“It’s been one of my favorite things in coffee — to feel stupid. I like it.”
— James Hoffmann, on the necessity of reduction as a barista
grave words from a champion, who also had this to say about the recently conquered world competition circuit: “if you think you’re going to win, you’re an idiot.” is is just this blog, or does the man with the crown mix a wee bit of masochism with his kleptomania? let’s call it masomania! no wonder he submitted to the feral torture of our home bar …
more to the point, though, these quotes sort of nailed what, for us, is the essence of that intangible trait of an irresistible champion. not just humility, really, but a willingness — an appreciation for — the necessity of being broken down and rebuilt. he was speaking of bar skills, of course … we’ll leave the broader life applications to you!
little surprise given the personal history of a chap who one year flipped three of his four competition cappuccinos in front of the judges, whose forays into food science brought him a mouthful of coffee mayonnaise, whose job rarely allowed him to build a rapport with any single coffee for more than a day at a time, and whose fabulous girlfriend makes you wonder just where he hides the british can of mondo charm. such were the humanizing bits that surfaced during a three-hour atlanta lecture that featured a preponderance of foodie jargon, like a discourse on ice gelatin filtration: it changes the color of coffee, but tastes the same! useful, that. also, a process involving “cold fingers,” which was always something we thought came from grasping the orange julius a bit too long.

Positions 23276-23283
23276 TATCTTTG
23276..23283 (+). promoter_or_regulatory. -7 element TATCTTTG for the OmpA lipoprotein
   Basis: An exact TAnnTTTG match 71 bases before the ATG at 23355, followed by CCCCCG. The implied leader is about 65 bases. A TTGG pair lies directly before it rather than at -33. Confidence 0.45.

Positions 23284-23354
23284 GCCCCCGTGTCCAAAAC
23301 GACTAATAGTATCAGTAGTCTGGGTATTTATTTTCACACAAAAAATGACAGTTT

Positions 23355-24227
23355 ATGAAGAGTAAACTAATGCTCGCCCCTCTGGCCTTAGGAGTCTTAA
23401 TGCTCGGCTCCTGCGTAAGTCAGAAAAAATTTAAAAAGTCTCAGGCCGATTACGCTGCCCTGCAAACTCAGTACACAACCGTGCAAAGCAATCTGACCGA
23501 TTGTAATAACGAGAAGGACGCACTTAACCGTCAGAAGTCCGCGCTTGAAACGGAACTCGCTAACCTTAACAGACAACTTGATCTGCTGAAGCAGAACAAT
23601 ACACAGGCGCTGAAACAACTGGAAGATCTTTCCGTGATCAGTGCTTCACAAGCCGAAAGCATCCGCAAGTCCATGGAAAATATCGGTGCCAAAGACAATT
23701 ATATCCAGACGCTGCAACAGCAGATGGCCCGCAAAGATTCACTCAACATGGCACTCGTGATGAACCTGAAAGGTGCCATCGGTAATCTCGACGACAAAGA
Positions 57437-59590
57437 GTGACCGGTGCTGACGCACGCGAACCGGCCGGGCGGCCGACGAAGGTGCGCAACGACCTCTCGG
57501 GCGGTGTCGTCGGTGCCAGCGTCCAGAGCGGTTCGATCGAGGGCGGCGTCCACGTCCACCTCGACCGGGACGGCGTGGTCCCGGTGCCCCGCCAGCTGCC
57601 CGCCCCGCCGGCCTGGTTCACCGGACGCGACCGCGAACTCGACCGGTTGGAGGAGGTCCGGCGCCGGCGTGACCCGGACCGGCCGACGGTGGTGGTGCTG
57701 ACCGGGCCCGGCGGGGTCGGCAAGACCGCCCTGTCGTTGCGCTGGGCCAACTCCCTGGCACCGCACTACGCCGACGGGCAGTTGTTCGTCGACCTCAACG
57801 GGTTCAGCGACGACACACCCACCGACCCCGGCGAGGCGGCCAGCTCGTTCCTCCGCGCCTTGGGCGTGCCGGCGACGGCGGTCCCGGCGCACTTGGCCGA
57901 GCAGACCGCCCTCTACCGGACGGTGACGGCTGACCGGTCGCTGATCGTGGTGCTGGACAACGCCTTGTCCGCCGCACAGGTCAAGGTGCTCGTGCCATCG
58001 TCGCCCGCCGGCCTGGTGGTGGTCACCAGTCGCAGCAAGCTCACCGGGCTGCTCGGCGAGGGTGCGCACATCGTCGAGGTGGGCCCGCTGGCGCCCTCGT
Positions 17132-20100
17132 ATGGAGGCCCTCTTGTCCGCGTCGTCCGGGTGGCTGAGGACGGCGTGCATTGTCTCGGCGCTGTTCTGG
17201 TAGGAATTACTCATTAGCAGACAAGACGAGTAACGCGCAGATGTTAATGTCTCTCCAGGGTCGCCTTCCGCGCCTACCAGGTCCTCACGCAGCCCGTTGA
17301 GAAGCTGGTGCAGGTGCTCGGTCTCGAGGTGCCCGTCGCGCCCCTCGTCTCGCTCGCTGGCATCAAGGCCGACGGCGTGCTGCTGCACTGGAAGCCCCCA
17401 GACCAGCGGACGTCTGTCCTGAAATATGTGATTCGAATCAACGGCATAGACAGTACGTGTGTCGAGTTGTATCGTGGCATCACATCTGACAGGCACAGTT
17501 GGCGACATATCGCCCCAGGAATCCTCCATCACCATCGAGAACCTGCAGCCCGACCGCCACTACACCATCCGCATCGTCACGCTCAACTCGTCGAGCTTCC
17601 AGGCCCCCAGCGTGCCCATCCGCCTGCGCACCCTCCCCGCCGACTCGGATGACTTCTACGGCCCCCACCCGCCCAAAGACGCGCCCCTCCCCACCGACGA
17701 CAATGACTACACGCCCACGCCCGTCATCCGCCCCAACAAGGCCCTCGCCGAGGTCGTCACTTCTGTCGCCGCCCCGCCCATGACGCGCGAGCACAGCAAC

on the industry hang-ups of brewing single estate coffees with an espresso machine: “is it that flawed as a brewer, that it just can’t brew some coffees properly?”
on his somewhat defiant decision to use unusual single estate coffees for his winning barista performance: “it opens espresso back up to me again.”
scintillating single origins were cupped and pulled as shots — a classic wild blueberry ethiopian biloya, a simple and shimmering el salvador finca mauritania and the fruity high-flying kenya gaturiri. of course, espresso was eventually melded with pipe tobacco, toasted hazelnuts, almonds, rosemary, cream, gelatin, foaming agents and sugar before the mesmerized gaze of all. and of course, we videotaped the entire, ponderous, hoffmann-esque narrative.
in two parts … crank the sound. watch the lanky wonder.